RE: staining MMA sections
I'm forwarding your e-mail to my colleague and let him get in touch with
And thanks too to all who's written in with your helpful suggestions.
From: Cathy Mayton [mailto:firstname.lastname@example.org]
Sent: Wednesday, July 09, 2003 9:56 PM
To: Histonet; Chan Wai Kam
Subject: staining MMA sections
It would be helpful if we could get more information regarding the
specimens. After your second email, it sounds like there is a medical
device in the bone specimens. More information on the animal model, the
implant site and metal device. However, the processing of metal
implants in bone is well established in the literature and there are
many publications that are available that were published in the 90's.
Diane Sterchi and I published quite a few papers during that time that
may be beneficial to the work your lab is doing. If you go to my
website www.wasatchhisto.com I have listed many of my old publications.
Getting hold of these publications will lead you to others in all the
citations referenced in the papers. If your colleague still has
questions he may want to post more direct questions on Histonet or I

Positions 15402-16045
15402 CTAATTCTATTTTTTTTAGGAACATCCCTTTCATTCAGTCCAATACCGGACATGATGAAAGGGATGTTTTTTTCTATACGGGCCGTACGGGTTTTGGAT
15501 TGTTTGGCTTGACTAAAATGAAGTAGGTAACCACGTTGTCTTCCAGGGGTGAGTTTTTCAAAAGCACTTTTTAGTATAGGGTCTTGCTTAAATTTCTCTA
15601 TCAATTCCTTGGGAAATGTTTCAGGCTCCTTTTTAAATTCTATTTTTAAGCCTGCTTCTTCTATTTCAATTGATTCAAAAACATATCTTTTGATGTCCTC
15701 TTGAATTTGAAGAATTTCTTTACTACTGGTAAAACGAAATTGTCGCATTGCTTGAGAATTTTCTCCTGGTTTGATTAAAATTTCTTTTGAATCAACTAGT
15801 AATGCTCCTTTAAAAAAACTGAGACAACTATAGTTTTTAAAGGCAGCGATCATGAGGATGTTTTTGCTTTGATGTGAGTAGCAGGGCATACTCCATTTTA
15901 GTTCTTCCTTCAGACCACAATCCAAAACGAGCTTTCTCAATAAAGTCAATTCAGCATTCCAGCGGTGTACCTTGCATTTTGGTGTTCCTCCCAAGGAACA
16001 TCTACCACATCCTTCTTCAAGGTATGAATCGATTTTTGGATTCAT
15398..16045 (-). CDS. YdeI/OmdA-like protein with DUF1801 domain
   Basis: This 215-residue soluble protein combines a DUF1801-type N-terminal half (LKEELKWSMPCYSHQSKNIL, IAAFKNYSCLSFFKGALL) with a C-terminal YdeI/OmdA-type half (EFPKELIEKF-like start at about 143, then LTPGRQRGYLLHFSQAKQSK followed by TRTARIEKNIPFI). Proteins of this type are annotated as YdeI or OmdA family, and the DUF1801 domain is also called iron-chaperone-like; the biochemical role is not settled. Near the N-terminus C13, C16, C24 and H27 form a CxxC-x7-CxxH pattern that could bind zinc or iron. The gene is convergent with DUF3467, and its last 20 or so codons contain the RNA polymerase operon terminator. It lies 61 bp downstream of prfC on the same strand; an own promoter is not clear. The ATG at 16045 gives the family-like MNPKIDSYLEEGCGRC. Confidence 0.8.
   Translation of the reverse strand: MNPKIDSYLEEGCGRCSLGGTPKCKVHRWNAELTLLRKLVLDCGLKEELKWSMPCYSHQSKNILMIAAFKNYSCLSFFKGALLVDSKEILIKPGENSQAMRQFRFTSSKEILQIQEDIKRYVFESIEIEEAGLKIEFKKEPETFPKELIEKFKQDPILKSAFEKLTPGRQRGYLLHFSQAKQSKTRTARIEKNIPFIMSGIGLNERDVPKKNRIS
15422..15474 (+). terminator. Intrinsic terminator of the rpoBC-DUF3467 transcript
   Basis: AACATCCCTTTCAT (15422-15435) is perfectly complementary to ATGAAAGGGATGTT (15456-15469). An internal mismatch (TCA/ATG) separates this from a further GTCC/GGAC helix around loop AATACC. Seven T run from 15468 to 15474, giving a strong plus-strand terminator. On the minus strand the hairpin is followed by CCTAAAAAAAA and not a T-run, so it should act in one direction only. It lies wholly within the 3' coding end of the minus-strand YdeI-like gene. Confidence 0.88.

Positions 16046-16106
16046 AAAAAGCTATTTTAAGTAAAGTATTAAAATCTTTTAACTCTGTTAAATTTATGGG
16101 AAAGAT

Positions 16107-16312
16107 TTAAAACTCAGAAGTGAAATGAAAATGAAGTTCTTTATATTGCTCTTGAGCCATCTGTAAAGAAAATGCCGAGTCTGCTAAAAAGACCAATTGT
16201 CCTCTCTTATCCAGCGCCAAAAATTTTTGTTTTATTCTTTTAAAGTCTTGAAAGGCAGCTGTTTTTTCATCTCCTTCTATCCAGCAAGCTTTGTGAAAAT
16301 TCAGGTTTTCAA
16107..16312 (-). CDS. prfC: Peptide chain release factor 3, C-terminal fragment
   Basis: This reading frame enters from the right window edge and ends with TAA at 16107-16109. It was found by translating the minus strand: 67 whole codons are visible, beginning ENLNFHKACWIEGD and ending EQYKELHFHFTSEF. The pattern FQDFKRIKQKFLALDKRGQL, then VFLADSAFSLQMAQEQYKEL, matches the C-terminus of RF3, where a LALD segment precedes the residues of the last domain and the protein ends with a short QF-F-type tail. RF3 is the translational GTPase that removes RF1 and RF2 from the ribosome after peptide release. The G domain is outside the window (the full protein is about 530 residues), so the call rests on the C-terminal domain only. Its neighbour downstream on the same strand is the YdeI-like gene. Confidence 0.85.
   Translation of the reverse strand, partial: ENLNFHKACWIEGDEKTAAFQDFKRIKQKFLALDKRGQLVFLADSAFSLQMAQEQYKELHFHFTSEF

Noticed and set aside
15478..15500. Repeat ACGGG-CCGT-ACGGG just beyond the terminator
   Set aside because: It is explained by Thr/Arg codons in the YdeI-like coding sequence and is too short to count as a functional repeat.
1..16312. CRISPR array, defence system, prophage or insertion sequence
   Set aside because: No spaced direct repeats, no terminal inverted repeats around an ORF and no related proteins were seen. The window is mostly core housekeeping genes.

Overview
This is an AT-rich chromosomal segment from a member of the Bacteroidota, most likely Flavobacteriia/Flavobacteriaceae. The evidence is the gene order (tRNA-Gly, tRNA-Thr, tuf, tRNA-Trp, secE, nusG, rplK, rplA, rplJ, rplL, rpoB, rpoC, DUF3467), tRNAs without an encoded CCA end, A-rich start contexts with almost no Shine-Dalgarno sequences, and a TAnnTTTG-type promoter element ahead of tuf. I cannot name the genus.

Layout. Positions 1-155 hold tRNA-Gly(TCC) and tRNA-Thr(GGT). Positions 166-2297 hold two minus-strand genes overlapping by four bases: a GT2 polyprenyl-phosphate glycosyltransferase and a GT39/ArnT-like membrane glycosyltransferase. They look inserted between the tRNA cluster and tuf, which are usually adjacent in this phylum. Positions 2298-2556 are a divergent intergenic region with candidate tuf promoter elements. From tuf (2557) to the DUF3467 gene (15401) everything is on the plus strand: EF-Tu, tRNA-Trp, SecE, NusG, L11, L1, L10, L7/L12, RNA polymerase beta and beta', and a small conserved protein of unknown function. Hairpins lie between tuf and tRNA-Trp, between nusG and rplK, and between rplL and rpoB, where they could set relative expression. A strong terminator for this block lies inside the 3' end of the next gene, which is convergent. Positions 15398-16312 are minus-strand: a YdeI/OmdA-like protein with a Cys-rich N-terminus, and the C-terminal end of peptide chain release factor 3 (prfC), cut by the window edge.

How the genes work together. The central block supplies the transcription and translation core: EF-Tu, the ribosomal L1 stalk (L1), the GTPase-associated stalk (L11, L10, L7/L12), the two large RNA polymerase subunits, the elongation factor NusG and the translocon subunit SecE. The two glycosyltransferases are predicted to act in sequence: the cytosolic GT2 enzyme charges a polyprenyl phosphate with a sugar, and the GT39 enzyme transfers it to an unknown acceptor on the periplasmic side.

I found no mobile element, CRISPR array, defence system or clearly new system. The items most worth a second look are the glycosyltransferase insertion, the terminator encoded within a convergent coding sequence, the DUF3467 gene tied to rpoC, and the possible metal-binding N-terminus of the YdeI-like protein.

would be happy to help him as well. The processing of mineralized bone
can be very challenging and frustrating to the "newbie" but you have a
great support system already in place. Barry Rittman, Gayle Callis and
others have already given some very helpful information. The previous
publications will be very beneficial reading to your colleague. The
nice thing is that there are folks around to point you in the right
direction. When I started a new position in the early 80's leaving a
hospital histo lab for an orthopedic research lab, it was rude awakening
and at time there was no one to help, so it was all trial and error.
However, those trials and errors were put into publications so that
others did not have to struggle like our lab did in the early 80's.
Also, NSH has a subcommittee called the Hard Tissue Committee (HTC) that
may be beneficial to for your colleague to become a member of. More
information on NSH and the HTC can be found at www.nsh.org.
Hopefully this additional information will help.
"Quality Histology with a Personal Touch"
A GLP Compliant Laboratory
Cathy A. Mayton
Wasatch Histo Consultants, Inc.
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